As I’ve said, he’s been up and down for the last few months, and was clearly getting close to the end of his ninth life. But the past few days he’d been perking up a bit.
On the train on my way to meet my friend (K.) for coffee, I got a call from plumtreeblossom. She had gotten home, and Rowley had greeted her at the door and seemed attentive and lucid (which has been on and off lately). But just about five minutes after she got in the door, he started to have trouble and discomfort with his hind legs and tail, and over the course of a few minutes they were completely paralyzed, and he was clearly terrified and in serious pain or discomfort. That’s when plumtreeblossom called me. I was going to meet K. in Porter Square, so I ended up just stopping by at the café and letting her and her partner know what was going on and apologizing for cancelling plans. She kindly offered to drive us and Rowley to the vet if need be, but I was able to schedule a Zipcar, so I just took her up on a ride to plumtreeblossom’s house, where Rowley was making noises I’d never heard from him before. Poor cat.
So we got him in the cat carrier (sadly much easier than usual) and got him to Angell Memorial.
We’d been expecting that he’d keep getting better and worse and better an worse and eventually instead of getting better he might just die at home — whenever she comes home, plumtreeblossom has been bracing himself to find him dead.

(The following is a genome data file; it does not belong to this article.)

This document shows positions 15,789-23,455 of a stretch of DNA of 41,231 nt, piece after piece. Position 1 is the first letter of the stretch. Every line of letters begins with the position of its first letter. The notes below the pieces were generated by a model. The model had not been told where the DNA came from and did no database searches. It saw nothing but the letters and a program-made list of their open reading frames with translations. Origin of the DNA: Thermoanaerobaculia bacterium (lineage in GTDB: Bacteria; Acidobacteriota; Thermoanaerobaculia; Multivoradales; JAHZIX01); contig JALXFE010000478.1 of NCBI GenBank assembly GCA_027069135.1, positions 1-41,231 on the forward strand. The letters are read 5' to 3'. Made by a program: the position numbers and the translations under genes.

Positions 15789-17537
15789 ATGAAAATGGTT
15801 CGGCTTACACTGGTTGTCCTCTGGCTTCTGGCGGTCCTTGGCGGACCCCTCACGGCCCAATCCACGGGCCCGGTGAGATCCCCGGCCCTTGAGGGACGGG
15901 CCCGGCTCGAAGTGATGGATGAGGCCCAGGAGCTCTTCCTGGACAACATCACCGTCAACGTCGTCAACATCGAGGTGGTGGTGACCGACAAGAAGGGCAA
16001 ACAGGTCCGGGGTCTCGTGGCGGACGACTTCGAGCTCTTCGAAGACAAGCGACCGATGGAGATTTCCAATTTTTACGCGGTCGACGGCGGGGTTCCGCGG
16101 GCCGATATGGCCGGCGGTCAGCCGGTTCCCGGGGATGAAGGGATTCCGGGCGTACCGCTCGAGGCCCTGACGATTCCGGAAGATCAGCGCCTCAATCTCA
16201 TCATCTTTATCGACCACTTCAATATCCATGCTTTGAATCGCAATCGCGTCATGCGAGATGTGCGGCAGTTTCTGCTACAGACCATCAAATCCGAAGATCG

I hadn’t really thought about putting him down, because so far, even when he hasn’t been lucid or eating he hasn’t seemed in much apparent pain or misery. But this was different. Even if we could get him through the paralysis, it wasn’t a normal quality of life he’d be coming back to. So we were both pretty clear that it was time to put him down.
The vet at Angell said (and this had been my guess, just because it was the only thing I’d heard of that caused this sort of sudden paralysis) that he’d thrown a blood clot, and she agreed that euthanizing him was the right thing to do. (I suppose the most helpful thing for a vet to do in that situation is to be supportive of whatever decision the animal’s people have made, at least if it’s a reasonable one, but she seemed pretty sincere.) The people and especially the vet were as supportive as they could be, and the environment was great, and we got to be with him in a homey little room with couches while he died, and take as much time as we wanted with his body. And we cried and held each other and stroked him as he died.
I love you, sweet Row-Row. And I love you, dear plumtreeblossom, and I am so glad that the logistics worked out so that I could be with you so quickly and stay with you through this.